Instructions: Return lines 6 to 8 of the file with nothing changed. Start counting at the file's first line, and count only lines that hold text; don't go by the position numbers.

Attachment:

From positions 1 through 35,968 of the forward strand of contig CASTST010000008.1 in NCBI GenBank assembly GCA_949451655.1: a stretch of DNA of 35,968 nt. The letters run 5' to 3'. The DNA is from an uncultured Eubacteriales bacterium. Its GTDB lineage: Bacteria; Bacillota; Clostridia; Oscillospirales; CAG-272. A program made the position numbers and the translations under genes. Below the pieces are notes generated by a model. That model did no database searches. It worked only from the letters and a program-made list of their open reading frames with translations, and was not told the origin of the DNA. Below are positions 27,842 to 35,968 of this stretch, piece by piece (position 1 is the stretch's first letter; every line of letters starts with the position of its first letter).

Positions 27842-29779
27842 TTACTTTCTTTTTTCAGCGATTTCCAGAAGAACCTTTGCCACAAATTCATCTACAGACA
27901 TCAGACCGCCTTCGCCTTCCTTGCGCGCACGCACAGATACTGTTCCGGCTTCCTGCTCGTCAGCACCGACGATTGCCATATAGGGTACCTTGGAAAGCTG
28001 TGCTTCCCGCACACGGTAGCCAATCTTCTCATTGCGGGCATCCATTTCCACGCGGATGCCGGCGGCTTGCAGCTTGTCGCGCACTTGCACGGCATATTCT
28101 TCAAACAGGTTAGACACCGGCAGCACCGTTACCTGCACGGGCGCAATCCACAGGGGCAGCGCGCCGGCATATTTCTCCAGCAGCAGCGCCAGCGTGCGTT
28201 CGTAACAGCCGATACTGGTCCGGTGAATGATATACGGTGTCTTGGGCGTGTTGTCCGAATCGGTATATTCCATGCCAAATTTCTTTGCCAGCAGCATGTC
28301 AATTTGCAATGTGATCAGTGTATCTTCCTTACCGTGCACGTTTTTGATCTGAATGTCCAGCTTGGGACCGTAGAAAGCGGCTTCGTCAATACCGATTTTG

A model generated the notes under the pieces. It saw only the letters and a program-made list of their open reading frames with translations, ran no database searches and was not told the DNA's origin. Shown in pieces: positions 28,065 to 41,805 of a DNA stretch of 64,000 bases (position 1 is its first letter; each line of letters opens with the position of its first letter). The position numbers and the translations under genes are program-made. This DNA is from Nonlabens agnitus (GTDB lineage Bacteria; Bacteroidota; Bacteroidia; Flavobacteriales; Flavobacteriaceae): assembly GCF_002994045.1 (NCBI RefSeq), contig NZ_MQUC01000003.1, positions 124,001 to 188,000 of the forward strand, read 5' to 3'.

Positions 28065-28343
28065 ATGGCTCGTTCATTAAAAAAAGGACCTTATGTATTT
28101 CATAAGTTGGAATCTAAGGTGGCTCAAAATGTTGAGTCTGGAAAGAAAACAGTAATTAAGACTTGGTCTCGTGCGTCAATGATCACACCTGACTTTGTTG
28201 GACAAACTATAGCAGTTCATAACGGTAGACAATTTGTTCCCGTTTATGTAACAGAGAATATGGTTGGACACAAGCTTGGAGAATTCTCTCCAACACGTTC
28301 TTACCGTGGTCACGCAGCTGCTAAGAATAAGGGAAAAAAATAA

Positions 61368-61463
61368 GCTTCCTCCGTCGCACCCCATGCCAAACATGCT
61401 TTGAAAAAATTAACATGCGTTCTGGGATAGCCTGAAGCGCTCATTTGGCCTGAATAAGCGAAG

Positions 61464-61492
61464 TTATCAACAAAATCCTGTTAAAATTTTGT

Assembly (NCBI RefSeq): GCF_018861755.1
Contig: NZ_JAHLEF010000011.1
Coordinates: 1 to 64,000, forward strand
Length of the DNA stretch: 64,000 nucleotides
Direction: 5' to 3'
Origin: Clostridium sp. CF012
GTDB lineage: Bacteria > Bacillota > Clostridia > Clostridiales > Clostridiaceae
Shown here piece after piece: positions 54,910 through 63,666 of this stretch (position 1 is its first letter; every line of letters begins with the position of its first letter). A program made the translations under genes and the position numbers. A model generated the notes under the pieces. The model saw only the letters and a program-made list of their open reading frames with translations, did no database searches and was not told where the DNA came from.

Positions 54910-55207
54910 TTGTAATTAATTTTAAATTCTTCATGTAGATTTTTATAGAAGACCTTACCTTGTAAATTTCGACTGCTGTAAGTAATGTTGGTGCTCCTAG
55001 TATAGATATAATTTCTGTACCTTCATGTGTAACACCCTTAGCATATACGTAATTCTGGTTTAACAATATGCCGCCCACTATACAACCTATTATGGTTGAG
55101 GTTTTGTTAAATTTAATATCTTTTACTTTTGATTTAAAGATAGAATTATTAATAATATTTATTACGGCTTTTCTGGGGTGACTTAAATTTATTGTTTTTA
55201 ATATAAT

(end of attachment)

28101 TCAAACAGGTTAGACACCGGCAGCACCGTTACCTGCACGGGCGCAATCCACAGGGGCAGCGCGCCGGCATATTTCTCCAGCAGCAGCGCCAGCGTGCGTT
28201 CGTAACAGCCGATACTGGTCCGGTGAATGATATACGGTGTCTTGGGCGTGTTGTCCGAATCGGTATATTCCATGCCAAATTTCTTTGCCAGCAGCATGTC
28301 AATTTGCAATGTGATCAGTGTATCTTCCTTACCGTGCACGTTTTTGATCTGAATGTCCAGCTTGGGACCGTAGAAAGCGGCTTCGTCAATACCGATTTTG